Life after grass

By Elspeth Flood

Between buying our land in 1986 and moving here in 1988, my husband and I spent a lot of time planning our future and final garden.

We had never been much good at grass, always finding it time-consuming, expensive and, frankly, not worth the effort but everyone has to have green to set everything else off, don’t they? A lawn is part of a garden, isn’t it?

Do they? Is it? We decided on an alternative lawn, so ignorant were we then, and inspired by my husband’s uncle in Northern Ireland, we decided on a chamomile lawn which sounded herby and romantic.

I bought two large packets of chamomile seed and spent hours pricking out and transplanting seedlings.

Unfortunately, we hadn’t considered the difference in climate between Ulster and the Algarve; result, one failed chamomile lawn and many wasted hours.

Not daunted, our next alternative lawn was clover. We didn’t consider the wisdom of walking in sandals among bees, but anyway the climate defeated us again.

My husband and our Portuguese gardener decided couch grass was a good idea, since it does grow well here. I begged them to reconsider, and it took me a good few years to overcome that idea, since undoubtedly couch grass grows well here, and everywhere else.

This had one advantage, since I learnt how to get rid of couch grass and similar weeds, by being very kind.

Pile compost onto it, add water, and the happy roots come to the surface and are easy to pull up, so that wasn’t a complete waste of more time and effort, only nearly.

Whilst weeding my green disaster zone, I noticed the dwarf Verbena was spreading into it, and wondered what to do.

A happy lateral thought said: “Praise the Lord, here is the answer to your problems; minimum cutting, low-ish water needs, good colour and generally pretty.”

For a while it wasn’t doing too badly, considering I was asking it to grow in full sun on soil one centimetre deep over lime, where the land slopes in two directions.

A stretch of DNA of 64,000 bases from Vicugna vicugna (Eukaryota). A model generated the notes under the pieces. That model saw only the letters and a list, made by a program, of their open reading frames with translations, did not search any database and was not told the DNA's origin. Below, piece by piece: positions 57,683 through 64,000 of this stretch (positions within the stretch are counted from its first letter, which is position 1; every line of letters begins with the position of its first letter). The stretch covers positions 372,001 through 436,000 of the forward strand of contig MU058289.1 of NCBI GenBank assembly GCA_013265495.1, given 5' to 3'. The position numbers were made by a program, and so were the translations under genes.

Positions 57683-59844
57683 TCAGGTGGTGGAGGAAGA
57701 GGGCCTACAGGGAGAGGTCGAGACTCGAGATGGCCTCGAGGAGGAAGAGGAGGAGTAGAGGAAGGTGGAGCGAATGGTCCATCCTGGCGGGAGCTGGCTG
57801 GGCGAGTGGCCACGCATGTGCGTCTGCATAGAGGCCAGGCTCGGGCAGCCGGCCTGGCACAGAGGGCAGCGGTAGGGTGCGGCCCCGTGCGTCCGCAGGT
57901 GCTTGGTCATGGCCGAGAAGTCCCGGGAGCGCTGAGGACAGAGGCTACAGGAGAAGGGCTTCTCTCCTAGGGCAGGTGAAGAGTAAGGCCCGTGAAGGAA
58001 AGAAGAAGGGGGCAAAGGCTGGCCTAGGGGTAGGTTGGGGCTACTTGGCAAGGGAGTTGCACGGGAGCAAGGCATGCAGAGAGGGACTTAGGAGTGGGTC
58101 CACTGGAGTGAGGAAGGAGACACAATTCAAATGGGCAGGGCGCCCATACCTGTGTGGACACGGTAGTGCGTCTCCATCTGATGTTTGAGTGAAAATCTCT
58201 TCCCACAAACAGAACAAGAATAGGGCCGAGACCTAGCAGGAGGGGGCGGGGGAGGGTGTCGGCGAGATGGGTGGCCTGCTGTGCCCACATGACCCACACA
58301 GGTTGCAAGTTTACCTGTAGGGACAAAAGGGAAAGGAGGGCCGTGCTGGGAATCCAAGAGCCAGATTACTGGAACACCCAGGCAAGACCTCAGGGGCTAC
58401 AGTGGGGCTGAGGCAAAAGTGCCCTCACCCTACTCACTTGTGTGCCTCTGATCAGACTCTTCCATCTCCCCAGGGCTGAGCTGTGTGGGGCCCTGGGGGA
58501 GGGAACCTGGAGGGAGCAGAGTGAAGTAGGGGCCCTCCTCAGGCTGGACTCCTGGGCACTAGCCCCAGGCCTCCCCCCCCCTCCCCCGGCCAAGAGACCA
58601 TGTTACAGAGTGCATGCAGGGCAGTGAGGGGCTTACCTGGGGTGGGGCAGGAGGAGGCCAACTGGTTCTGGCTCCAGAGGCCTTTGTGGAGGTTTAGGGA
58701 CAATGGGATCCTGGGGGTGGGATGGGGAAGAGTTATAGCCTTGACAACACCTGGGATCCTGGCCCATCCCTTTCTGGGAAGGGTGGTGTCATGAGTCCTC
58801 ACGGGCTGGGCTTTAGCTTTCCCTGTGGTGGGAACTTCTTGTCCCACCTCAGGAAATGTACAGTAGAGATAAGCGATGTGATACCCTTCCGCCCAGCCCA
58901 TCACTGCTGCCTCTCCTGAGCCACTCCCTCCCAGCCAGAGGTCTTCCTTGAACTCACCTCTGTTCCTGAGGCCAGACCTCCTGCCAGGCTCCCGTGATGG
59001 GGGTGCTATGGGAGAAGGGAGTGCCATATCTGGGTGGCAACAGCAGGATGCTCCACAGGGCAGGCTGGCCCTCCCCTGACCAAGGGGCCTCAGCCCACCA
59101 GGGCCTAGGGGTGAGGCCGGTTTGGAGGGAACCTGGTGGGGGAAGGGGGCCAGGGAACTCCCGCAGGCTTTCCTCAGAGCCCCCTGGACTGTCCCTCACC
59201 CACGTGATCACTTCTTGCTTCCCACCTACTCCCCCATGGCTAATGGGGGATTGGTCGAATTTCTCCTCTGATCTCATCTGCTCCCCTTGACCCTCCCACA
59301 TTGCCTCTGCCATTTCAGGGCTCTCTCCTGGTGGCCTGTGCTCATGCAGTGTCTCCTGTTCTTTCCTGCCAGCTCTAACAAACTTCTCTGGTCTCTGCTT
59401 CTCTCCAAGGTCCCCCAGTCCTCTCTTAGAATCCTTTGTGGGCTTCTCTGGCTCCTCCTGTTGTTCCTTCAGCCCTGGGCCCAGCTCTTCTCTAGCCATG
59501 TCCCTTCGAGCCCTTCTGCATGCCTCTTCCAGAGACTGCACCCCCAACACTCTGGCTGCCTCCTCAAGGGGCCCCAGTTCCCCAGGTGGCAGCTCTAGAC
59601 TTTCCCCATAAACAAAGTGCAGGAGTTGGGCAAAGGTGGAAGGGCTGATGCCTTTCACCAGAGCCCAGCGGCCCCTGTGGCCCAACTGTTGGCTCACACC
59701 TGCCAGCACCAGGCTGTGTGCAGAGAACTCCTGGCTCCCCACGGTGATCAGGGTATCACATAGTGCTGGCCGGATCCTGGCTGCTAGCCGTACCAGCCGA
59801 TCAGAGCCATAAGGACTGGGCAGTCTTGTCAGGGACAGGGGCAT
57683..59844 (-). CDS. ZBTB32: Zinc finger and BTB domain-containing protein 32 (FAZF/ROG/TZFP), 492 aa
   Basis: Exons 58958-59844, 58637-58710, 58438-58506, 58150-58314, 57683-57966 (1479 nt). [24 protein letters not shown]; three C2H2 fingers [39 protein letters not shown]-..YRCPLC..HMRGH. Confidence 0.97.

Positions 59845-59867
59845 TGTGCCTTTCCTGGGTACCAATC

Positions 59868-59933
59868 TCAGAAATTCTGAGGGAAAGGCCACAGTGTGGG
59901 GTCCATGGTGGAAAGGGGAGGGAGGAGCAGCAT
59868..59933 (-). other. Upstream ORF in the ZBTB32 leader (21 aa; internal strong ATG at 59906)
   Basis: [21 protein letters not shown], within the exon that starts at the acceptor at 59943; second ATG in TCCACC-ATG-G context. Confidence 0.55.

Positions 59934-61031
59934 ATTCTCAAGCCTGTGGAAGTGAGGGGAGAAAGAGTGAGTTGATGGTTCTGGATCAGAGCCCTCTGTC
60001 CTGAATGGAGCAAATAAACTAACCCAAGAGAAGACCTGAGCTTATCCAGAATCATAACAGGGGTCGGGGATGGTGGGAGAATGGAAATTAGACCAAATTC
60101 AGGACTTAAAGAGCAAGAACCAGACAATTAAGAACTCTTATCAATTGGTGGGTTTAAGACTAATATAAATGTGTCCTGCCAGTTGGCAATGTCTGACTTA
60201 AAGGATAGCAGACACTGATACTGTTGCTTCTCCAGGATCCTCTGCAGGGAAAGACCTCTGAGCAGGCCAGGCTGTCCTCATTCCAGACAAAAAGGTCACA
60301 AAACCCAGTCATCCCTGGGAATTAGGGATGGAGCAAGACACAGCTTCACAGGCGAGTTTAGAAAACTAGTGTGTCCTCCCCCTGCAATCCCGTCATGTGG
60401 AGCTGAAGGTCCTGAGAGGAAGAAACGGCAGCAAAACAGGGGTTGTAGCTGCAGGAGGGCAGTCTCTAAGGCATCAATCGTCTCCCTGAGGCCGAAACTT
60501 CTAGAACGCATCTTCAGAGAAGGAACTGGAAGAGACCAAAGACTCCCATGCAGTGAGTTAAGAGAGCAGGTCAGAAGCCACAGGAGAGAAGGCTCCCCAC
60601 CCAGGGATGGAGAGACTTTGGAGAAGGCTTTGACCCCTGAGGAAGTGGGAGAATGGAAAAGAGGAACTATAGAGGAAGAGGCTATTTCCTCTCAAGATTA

Then an officious house sitter noticed it wasn’t grass, so sprayed it with weed killer. I think I’ve forgiven him, but I’ll never forget!

I’m not a quitter and I hate to admit defeat but after 16 years of wasted time, effort and money, I decided to let common sense prevail.

... And after
… And after

Gravel was old hat, but washed river pebbles were in, so I bought a truck load and some black membrane, added my gardener, and I have never had one second of regret.

It looks mellow, only needs the occasional weed pulling up and the odd top-up of pebbles, and sets off the surrounding plants as well as the finest lawn.

It is also in keeping with the Algarve, which isn’t a grass-growing area and where warm soft browns are part of the landscape. To quote Alexander Pope: “A garden must be in keeping with the genius of the place”, and virulent green isn’t, any more than my alternative disaster zones were.

Life after grass? Yes! Succulents, euphorbias and, would you believe, grass! The ornamental varieties, which provide colour, shape, “flowers”, movement and cutting material for the house vases, whilst demanding minimal work, attention and water.

They can be grown easily from seed, and if the cost of a mature plant seems high, most will self-seed and yield 100 for one (good swapping material with other enlightened gardeners.) I can’t get enough of them, and am nearly as addicted as I am to succulents. Garden centres are beginning to stock more, and I hope people are appreciating their beauty, toughness and undemanding natures.

I know of two  gardens near me where the lawns cost €1,000 a month to maintain in the summer, and another which needs watering three times a day in the summer to keep it green, so must be in the same price bracket.

I can think of many more amusing ways to spend money, but apart from that, think of the environment.

The water in the aquifers belongs to everyone, and is beyond price; as the Arabs say “Water is life” and certainly without it, none of us will last long, let alone lawns.

Dig them up, have time, money and energy for other things, and above all, have fun, which is the supreme rule of gardening.

Elspeth Flood is a member of the Mediterranean Garden Society – Algarve. For more information about the Society, please call 289 791 869 or email [email protected]. Also visit www.gardeninginportugal.com